Six Books to Read for Women’s History Month

I don’t think it has to be said that you should be reading books, and books by women, every month of the year. But, since March is Women’s History Month, you have an excuse to check out a few titles by some of our greatest female writers.

Below, you’ll find 6 suggestions for books written by women to crack open this month–I could have added about ten dozen more, but decided to list some of my recent faves (meaning past year) instead.

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Bad Feminist
by Roxane Gay

Bad Feminist is a collection of sharp, hilarious, and insightful essays on the state of feminism today and Gay’s evolution as a woman of color.  In her writing you can tell that she is growing to understand herself, our society, and calls to action all the ways we could do better. She literally touches on almost every subject in pop-culture and the media, so it’s extremely relatable and easy to read.  I highly suggest following Roxane Gay on Twitter as she is one of the best at cultural observers of our generation.

Sidenote: I gave Rebecca this book to borrow and she left it a bus stop in Pilsen. She realized this while on her way home (up north) and returned to the bus stop to pick up the book. Rebecca rules. ❤

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Reading Lolita in Tehran
by Azar Nafisi

For two years, Azar Nafisi gathered seven of her most dedicated female students in the Islamic Republic of Iran to read banned Western literature. The book gives us a glimpse of women’s lives in revolutionary Iran as her students came from different backgrounds—some were very conservative and religious, others were progressive, while others had spent time in jail. The book explores the resilience of oppression, the power of literature, and an unbreakable sisterhood.

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Beloved
By Toni Morrison

PSA: If you haven’t read Beloved get reading. Like, right now. If you haven’t read Beloved since high school, read it now. The book takes place in the years after the Civil War and is about a woman named Sethe who escaped slavery with her children. Due to Fugitive Slave Act of 1850, Sethe kills her youngest baby girl rather than having her recaptured and returned to the plantation that they escaped. Many years later a ghost woman, named Beloved begins to haunt Sethe. The ghost is believed to be the baby girl. Due to guilt Sethe begins loving and spoiling Beloved, however Beloved’s presence becomes tiring and defeating to Sethe. The book is one of most beautiful and haunting pieces of literature. Its themes include mother and daughter relationships, religion, and the psychological impacts of slavery.

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Year of Magical Thinking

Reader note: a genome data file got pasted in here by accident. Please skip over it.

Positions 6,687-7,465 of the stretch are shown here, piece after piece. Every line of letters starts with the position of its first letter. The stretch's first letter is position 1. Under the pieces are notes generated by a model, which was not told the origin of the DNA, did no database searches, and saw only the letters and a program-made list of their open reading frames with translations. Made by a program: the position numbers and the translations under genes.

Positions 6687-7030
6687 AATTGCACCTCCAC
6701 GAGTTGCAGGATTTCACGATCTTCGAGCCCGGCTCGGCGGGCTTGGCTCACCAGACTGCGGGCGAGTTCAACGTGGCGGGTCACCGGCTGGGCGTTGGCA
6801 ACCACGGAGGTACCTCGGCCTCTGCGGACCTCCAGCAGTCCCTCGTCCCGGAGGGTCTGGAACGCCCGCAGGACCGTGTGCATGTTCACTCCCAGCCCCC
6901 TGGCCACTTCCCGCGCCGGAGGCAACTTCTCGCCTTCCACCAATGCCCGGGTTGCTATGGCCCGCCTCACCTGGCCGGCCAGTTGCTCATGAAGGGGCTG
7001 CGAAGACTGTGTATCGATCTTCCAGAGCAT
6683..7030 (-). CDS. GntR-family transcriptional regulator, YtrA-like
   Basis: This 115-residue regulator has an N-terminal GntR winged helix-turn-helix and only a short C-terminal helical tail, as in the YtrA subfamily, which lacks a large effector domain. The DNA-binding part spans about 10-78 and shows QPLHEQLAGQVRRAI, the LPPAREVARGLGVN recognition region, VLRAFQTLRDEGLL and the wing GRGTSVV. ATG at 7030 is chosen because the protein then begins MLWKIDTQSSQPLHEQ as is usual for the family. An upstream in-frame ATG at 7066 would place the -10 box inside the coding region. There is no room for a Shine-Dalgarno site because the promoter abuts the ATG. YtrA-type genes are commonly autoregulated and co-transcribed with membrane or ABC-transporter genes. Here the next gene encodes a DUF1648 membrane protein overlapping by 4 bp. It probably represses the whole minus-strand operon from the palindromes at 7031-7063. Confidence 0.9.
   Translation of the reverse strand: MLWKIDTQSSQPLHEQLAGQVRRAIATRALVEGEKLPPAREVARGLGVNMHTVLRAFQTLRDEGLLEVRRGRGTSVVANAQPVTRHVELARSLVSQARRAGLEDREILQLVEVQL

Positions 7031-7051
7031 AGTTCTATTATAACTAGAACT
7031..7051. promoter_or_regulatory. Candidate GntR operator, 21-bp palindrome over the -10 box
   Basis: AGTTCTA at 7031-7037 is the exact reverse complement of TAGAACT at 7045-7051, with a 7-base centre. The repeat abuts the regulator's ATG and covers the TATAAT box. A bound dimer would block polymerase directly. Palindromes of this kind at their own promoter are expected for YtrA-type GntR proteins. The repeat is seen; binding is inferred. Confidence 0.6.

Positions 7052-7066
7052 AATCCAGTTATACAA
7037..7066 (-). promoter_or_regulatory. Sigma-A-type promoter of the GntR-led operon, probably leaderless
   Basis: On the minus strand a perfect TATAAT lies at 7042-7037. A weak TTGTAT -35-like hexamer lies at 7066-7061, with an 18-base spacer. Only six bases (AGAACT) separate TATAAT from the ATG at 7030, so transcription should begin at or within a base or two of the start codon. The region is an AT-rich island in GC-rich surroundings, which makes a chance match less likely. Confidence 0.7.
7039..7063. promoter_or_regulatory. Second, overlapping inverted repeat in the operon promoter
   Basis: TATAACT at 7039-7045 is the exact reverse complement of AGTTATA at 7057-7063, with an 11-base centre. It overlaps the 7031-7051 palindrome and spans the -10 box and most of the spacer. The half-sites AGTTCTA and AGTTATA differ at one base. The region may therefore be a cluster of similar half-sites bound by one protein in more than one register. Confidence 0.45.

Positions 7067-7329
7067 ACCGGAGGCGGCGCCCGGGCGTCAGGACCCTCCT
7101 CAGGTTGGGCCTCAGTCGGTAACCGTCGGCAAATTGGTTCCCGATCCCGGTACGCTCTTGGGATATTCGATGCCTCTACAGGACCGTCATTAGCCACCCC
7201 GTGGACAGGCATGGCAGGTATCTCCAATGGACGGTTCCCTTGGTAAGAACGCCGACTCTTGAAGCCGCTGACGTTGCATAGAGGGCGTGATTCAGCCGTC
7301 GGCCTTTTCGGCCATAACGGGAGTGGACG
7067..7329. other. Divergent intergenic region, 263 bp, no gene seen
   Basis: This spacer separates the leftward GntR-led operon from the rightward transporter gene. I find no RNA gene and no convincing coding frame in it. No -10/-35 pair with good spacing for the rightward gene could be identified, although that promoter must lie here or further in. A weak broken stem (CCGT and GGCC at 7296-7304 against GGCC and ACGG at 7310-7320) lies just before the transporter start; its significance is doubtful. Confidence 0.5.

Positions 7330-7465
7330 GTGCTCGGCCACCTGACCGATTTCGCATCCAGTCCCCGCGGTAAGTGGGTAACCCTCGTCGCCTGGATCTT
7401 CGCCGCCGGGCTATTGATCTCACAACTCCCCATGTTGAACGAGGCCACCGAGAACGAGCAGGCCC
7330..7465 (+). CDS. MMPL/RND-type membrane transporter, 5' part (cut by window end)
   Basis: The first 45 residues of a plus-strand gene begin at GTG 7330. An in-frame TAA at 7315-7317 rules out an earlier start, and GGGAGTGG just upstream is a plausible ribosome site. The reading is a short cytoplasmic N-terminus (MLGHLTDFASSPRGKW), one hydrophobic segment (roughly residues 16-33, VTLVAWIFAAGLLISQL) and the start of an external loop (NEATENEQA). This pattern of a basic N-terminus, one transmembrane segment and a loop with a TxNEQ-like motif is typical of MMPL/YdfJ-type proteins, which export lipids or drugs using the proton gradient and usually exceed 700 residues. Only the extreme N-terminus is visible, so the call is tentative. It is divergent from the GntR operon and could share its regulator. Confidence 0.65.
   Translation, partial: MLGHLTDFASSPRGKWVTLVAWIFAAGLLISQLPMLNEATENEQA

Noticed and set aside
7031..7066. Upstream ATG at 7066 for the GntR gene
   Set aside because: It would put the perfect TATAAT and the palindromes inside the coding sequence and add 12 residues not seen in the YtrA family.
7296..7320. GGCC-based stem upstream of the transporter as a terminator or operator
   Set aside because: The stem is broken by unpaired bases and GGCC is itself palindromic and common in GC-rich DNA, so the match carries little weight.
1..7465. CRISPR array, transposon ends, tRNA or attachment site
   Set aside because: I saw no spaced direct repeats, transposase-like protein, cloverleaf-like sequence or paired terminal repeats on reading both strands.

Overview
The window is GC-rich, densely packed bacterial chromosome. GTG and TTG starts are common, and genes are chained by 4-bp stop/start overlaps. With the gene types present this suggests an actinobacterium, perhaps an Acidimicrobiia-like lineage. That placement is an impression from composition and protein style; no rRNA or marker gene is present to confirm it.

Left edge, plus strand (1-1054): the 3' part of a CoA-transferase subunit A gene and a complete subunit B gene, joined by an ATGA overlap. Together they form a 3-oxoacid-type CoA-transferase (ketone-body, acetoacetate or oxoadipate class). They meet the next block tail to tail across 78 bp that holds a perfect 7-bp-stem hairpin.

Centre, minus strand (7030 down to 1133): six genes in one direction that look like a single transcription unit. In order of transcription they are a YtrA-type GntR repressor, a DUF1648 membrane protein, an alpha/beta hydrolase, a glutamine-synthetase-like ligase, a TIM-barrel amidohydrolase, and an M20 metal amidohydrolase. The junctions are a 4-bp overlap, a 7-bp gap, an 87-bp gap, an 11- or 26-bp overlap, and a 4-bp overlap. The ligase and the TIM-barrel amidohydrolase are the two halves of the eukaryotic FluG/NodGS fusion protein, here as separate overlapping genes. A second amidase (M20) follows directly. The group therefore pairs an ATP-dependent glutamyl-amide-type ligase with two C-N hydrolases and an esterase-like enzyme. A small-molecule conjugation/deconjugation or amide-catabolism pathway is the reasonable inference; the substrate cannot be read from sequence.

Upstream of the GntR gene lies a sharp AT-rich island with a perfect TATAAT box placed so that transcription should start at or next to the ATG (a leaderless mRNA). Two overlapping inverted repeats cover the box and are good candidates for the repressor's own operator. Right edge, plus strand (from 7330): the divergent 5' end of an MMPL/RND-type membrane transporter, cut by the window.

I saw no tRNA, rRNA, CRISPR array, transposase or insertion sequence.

By Joan Didion

In this memoir Didion writes about her life after the sudden death of her husband, which she describes in the first few pages and about their daughter, Quintana Roo Dunne who becomes deathly ill. While sick and unconscious Dunne misses her father’s death.  Dunne eventually recovers, but later dies of pancreatitis. The book reflects a lot on mourning and death. Much of the book was written while Didion was visiting her daughter in the hospital. Didion passed away shortly after completing this book

 

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Woman Hollering Creek
By Sandra Cisneros

This short story follows Cleofilas, a young woman who moves from Mexico to Texas for marriage. In a very short time, her dreams of living in America happily are destroyed when her husband turns out to be abusive and a cheater. Close to where Cleofilas there is a river called Woman Hollering. Because of her experiences, she believes that the only time a woman hollers is when they’re angry or sad. As her life gets darker and more abusive, she begins to relate to the mourning that she sees in the river. Two women end up rescuing Cleofilas from her situation and on her way out of Texas and immediately Cleofilas feels joy.There are more aspects to this story-such as displacement after a woman leaves her abuser, oppression, La Llorona, and motherhood. This is a story that could be read over and over again.

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Borderlands/La Frontera: The New Mestiza
Gloria Anzaldúa

A self-described “chicana dyke-feminist, tejana patlache poet, writer, and cultural theorist,” Gloria Anzaldúa was born in the 1940’s in south Texas. Her parents were sharecroppers and she experienced different forms of oppression throughout her life that would eventually shape her Chicana feminist views. Originally released in 1987, the book was a pioneering influence to postcolonial feminism. It introduced new Chicana feminist concepts to academia at a time when few feminists of color were being published. Borderlands/La Frontera isn’t always the easiest read. The first half is made up of some of her essays that are both historical and personal. The last half is a collection of her poetry. The book is written in English, Spanish, as well as Spanglish, this is done on purpose to share the experiences she has in life where language was a barrier.

XO,

Ariel

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